Present-Day Battery Technology

Lead-acid batteries are used in gasoline-driven automobiles and in electric and hybrid vehicles. They have the best discharge rate of secondary battery technology, they are the cheapest to produce, and they are rechargeable. The chemical reactions are:

Cathode (+):

Anode ():

The positive electrode is made of lead dioxide (PbO2) and is reduced to lead sulfate (PbSO4), while sponge metallic lead (Pb) is oxidized to lead sulfate at the negative electrode. The electrolyte is sulfuric acid (H2SO4), which provides the sulfate ion (SO42) for the discharge reactions.

The nickel-cadmium battery (Ni-Cd) is the most common battery used in communication satellites, in Earth orbiters, and in space probes. The chemical reactions are:

Cathode (+):

Anode ():

Nickel hydroxide, NiO(OH), is the active cathode material, cadmium, Cd, is the active anode material, and aqueous potassium hydroxide, KOH, is the electrolyte.

There is considerable interest in the development of nickel-metal hybrid (Ni/MH) batteries for electric and hybrid vehicles. These batteries operate in concentrated KOH electrolyte. The electrode reactions are:

Cathode (+):

Anode ():

Ni/MH batteries use nickel hydoxide, NiO(OH), as the active material for the cathode, a metal hydride, MH, as the anode, and a potassium hydroxide, KOH, solution as the electrolyte. The metal hydride is a type of alloy (hydrogen absorption alloy) that is capable of undergoing a reversible hydrogen absorbing-desorbing process while the battery is discharged and charged. Current research is directed at improving the performance of the metal hydride anode and making the battery rechargeable.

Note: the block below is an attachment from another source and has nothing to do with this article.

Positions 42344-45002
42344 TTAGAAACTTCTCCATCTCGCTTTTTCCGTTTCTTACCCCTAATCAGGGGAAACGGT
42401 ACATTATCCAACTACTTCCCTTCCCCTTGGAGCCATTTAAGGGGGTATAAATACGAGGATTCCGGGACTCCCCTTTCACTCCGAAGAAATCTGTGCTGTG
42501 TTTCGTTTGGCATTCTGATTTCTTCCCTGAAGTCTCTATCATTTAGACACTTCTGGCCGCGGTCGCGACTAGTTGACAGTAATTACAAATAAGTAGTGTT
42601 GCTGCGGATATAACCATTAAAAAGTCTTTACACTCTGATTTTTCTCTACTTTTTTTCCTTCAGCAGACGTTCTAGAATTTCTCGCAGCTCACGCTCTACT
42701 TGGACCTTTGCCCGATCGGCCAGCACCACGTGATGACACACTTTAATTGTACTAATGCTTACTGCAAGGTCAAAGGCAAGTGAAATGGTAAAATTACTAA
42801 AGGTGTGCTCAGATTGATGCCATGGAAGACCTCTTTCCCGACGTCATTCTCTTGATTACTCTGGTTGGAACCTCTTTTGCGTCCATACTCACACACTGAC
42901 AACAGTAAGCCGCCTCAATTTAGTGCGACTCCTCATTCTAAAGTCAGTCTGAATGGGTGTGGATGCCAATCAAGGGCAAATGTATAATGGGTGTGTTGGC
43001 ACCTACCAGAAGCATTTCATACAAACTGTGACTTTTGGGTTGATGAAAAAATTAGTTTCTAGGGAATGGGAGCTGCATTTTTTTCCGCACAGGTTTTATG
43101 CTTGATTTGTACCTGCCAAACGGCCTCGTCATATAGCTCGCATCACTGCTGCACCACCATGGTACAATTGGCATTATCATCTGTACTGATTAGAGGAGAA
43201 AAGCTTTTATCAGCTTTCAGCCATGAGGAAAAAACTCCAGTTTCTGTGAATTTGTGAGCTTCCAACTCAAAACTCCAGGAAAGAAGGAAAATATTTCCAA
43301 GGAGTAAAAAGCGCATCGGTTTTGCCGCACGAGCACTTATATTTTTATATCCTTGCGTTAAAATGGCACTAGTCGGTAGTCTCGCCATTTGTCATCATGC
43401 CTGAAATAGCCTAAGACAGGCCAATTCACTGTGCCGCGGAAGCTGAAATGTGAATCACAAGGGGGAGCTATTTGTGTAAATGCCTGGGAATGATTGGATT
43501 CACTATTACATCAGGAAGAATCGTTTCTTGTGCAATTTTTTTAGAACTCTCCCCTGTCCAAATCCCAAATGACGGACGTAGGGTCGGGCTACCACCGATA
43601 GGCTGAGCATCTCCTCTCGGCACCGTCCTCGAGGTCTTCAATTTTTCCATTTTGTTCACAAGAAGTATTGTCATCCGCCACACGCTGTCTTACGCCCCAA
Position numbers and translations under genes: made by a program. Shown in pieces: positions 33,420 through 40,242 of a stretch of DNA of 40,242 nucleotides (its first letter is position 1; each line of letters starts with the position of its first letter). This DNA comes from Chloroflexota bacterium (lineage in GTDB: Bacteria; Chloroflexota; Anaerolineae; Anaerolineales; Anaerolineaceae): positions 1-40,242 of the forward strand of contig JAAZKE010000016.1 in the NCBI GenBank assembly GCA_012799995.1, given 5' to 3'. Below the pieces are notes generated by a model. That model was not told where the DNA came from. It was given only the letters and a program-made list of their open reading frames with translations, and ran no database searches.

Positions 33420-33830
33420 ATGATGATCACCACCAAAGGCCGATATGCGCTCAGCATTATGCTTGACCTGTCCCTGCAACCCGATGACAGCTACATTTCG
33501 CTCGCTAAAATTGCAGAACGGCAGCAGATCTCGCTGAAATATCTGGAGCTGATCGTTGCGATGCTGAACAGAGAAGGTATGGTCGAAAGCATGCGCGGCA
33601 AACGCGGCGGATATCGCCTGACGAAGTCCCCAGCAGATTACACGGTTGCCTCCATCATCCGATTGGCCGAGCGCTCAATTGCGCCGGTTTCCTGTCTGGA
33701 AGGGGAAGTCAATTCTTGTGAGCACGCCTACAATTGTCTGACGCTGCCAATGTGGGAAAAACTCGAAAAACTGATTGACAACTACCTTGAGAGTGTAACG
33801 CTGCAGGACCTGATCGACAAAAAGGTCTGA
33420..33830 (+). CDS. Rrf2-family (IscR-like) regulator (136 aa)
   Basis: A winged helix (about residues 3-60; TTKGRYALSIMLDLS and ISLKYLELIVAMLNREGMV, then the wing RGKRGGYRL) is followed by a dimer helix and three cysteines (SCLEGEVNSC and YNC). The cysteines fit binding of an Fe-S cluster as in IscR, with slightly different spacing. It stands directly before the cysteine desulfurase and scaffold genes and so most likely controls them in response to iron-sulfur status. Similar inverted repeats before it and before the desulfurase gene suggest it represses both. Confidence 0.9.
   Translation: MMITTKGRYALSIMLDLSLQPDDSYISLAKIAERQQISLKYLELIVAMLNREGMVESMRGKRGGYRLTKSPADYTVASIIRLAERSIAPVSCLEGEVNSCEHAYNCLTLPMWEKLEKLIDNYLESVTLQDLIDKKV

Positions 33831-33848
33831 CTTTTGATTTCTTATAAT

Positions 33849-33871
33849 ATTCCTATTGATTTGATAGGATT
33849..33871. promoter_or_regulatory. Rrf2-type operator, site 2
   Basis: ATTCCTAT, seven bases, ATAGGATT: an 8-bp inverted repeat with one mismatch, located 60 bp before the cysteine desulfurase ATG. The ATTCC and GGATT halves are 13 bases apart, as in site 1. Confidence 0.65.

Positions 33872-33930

Lithium ion (Li-ion) batteries are environmentally friendly batteries that offer more energy in smaller, lighter packages and thus are promising candidates for electric and hybrid vehicle applications. The electrode reactions are:

Cathode (+):

Anode ():

Li-ion batteries use various forms of carbon (C) as anode material because carbon can reversibly accept and donate significant amounts of lithium (as Lix C6. Li-intercalation compounds (such as LiCoO2, LiMn2O4, and LiNiO2) are used as cathode materials. Electrolyte mixtures include a lithiated salt (LiPF6 or LiClO4) dissolved into a nonaqueous solvent (ethylene carbonate, propylene carbonate, or dimethyl carbonate). Because Li is a highly reactive metal in aqueous solution , Li-ion batteries are constructed to keep Li in its ionic state, and nonaqueous solvents are used. The next step in lithium-ion battery technology is believed to be the lithium polymer battery, in which a gelled or solid electrolyte will replace the liquid electrolyte.

Fuel Cells

Unlike the batteries described in the previous section, a fuel cell does not run down or require recharging; it will produce energy in the form of electricity and heat as long as fuel is supplied. Additionally, the electrode materials (usually platinum) serve only as a site for the reactions to occur (i.e., as a catalyst ) and are not involved in the chemical reactions. As hydrogen flows over the anode, it is oxidized to hydrogen ions and electrons in a proton-exchange membrane or PEM fuel cell. The hydrogen ions pass through the membrane to the cathode, where they combine with oxygen from the air and with the electrons flowing in the external circuit from the anode to form water, which is expelled from the cell. A fuel cell system that includes a "fuel reformer" utilizes hydrogen from any hydrocarbon fuel, such as natural gas or methanol. This also makes a fuel cell quiet, dependable, and very fuel-efficient. Fuel cell reactions include: